Bejing's Smog-Eating Tower is Cleaning the City's Air
Source: City Inspired on October 9, 2016 | Nicholas Efthimiadis
- A sliver of Beijing’s polluted skies will get a little clearer in the coming months, thanks to a public art piece that sucks smog out of the air and turns some of it into jewelry.
- The Smog Free Project, created by Dutch artist Daan Roosegaarde and his team at Studio Roosegaarde, debuted at a park in the Chinese capital in October 2016.
- The two-story structure is an extra-large air purifier that acts as a vacuum, cleaning almost 40,000 cubic yards of air each hour and leaving a more breathable zone in the space around the tower, according to the design studio.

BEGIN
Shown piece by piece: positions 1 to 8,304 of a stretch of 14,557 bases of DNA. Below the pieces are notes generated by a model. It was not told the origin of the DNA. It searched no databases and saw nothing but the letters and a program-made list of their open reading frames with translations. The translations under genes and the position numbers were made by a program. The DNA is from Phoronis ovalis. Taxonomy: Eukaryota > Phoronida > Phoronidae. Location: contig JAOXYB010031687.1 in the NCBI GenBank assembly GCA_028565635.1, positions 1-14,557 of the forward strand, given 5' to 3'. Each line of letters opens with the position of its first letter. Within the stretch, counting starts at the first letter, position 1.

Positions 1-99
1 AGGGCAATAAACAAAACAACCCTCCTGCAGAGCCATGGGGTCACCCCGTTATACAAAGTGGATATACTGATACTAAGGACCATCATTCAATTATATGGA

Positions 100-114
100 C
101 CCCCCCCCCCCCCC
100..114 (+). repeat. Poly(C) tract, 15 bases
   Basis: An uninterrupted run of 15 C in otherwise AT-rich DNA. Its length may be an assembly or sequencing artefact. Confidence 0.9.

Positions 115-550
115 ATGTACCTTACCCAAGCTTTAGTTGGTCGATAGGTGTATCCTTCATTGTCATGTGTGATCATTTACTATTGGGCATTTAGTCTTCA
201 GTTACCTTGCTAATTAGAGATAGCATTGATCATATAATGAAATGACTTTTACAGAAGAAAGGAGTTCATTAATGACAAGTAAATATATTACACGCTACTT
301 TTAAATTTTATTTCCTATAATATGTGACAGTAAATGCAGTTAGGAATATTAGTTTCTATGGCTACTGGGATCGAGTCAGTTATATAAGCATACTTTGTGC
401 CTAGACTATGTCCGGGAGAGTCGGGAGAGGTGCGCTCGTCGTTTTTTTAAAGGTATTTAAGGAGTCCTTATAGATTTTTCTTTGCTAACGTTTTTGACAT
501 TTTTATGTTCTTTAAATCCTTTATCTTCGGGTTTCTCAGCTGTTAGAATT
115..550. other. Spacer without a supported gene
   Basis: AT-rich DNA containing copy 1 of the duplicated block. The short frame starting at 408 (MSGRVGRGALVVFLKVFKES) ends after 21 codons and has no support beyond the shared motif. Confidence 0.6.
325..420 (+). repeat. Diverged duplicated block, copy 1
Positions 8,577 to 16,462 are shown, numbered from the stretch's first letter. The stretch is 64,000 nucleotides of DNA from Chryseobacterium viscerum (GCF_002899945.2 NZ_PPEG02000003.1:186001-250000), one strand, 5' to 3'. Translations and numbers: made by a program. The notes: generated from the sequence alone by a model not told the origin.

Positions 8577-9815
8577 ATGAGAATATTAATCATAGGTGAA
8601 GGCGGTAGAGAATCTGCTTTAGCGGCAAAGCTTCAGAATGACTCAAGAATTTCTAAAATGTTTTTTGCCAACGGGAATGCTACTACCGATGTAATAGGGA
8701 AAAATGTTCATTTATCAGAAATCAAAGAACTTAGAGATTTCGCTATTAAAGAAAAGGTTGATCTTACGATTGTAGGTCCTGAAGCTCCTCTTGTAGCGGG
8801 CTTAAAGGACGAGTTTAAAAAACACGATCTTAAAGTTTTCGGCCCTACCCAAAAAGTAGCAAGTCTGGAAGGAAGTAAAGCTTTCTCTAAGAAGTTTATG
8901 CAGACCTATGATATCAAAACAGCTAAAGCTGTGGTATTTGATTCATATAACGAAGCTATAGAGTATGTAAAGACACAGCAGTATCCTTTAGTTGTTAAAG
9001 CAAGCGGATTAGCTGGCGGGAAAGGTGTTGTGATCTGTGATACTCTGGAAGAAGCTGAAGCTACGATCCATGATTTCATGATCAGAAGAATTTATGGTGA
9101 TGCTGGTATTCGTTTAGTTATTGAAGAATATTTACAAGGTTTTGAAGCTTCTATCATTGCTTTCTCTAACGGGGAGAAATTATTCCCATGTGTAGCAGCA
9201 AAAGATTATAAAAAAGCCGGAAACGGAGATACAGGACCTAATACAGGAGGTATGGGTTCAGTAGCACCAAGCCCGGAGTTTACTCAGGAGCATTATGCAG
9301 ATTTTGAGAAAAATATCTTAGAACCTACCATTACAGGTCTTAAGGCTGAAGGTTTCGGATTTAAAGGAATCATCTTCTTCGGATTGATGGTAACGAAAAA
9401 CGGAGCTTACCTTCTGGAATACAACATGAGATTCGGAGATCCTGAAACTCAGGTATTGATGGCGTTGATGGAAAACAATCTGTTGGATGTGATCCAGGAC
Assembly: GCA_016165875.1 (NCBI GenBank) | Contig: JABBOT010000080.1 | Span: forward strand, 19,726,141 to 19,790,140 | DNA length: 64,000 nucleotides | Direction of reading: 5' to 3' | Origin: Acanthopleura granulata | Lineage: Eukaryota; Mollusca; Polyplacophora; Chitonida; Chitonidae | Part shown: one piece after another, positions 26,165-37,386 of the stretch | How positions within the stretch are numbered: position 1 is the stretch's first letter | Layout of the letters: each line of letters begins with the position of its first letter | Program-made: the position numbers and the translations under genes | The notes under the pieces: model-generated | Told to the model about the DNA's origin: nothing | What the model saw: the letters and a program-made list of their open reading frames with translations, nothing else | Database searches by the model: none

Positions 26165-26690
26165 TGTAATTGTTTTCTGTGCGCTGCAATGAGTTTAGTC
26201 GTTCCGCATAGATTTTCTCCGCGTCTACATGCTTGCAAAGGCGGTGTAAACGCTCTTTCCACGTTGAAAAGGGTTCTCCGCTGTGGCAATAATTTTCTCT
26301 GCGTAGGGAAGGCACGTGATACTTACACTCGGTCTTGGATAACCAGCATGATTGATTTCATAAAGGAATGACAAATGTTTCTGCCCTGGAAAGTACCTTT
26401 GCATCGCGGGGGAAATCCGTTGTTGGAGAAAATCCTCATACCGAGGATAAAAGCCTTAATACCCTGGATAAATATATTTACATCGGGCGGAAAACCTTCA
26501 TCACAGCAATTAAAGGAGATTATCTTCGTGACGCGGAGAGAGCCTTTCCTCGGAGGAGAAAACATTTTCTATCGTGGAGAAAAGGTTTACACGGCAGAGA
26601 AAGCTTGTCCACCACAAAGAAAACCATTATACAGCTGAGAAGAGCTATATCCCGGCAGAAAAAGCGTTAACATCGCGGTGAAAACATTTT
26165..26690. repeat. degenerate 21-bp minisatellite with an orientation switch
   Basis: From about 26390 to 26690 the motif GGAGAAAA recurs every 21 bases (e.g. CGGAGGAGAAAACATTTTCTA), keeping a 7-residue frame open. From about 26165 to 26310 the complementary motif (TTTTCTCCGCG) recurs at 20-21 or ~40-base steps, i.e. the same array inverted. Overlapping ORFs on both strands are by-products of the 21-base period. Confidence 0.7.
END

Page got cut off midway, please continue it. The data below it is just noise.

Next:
- The tower runs on a small amount of electricity and is powered by wind energy. Using ion technology, it captures about 75% of the particulate matter with sizes of 2.5 and 10 micrometers.
“BASICALLY, IT’S LIKE WHEN YOU HAVE A PLASTIC BALLOON, AND YOU POLISH IT WITH YOUR HAND, IT BECOMES STATIC, ELECTRICALLY CHARGED, AND IT ATTRACTS YOUR HAIR.”
-Daan Roosegaarde, Smog Free Project founder.
- However, instead of hair, the tower attracts smog particles, which look like black dust.
- In addition, Roosegaarde compresses the material into small “jewels” that adorn rings and cufflinks.